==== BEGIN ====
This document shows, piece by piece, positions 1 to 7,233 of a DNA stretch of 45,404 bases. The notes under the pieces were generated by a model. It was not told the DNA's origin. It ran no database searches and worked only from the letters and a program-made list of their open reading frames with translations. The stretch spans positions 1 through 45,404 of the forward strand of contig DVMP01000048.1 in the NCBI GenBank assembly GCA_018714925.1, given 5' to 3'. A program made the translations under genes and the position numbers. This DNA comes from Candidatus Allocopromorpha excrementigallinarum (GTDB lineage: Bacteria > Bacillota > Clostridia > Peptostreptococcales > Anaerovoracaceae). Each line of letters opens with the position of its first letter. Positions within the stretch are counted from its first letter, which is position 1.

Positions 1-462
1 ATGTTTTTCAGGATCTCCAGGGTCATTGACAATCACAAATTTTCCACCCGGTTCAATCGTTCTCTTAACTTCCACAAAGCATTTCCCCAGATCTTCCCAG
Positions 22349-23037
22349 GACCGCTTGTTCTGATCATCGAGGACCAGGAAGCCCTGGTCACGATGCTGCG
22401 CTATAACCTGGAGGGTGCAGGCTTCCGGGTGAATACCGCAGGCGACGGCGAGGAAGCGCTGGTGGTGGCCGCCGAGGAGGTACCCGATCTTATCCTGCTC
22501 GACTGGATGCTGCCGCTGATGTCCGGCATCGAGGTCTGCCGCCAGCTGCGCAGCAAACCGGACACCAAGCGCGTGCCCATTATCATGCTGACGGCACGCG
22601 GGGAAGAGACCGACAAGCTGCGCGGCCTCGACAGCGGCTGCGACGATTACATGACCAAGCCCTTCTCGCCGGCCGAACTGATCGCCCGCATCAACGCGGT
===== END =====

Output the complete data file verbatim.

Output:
This document shows, piece by piece, positions 1 to 7,233 of a DNA stretch of 45,404 bases. The notes under the pieces were generated by a model. It was not told the DNA's origin. It ran no database searches and worked only from the letters and a program-made list of their open reading frames with translations. The stretch spans positions 1 through 45,404 of the forward strand of contig DVMP01000048.1 in the NCBI GenBank assembly GCA_018714925.1, given 5' to 3'. A program made the translations under genes and the position numbers. This DNA comes from Candidatus Allocopromorpha excrementigallinarum (GTDB lineage: Bacteria > Bacillota > Clostridia > Peptostreptococcales > Anaerovoracaceae). Each line of letters opens with the position of its first letter. Positions within the stretch are counted from its first letter, which is position 1.

Positions 1-462
1 ATGTTTTTCAGGATCTCCAGGGTCATTGACAATCACAAATTTTCCACCCGGTTCAATCGTTCTCTTAACTTCCACAAAGCATTTCCCCAGATCTTCCCAG
Positions 22349-23037
22349 GACCGCTTGTTCTGATCATCGAGGACCAGGAAGCCCTGGTCACGATGCTGCG
22401 CTATAACCTGGAGGGTGCAGGCTTCCGGGTGAATACCGCAGGCGACGGCGAGGAAGCGCTGGTGGTGGCCGCCGAGGAGGTACCCGATCTTATCCTGCTC
22501 GACTGGATGCTGCCGCTGATGTCCGGCATCGAGGTCTGCCGCCAGCTGCGCAGCAAACCGGACACCAAGCGCGTGCCCATTATCATGCTGACGGCACGCG
22601 GGGAAGAGACCGACAAGCTGCGCGGCCTCGACAGCGGCTGCGACGATTACATGACCAAGCCCTTCTCGCCGGCCGAACTGATCGCCCGCATCAACGCGGT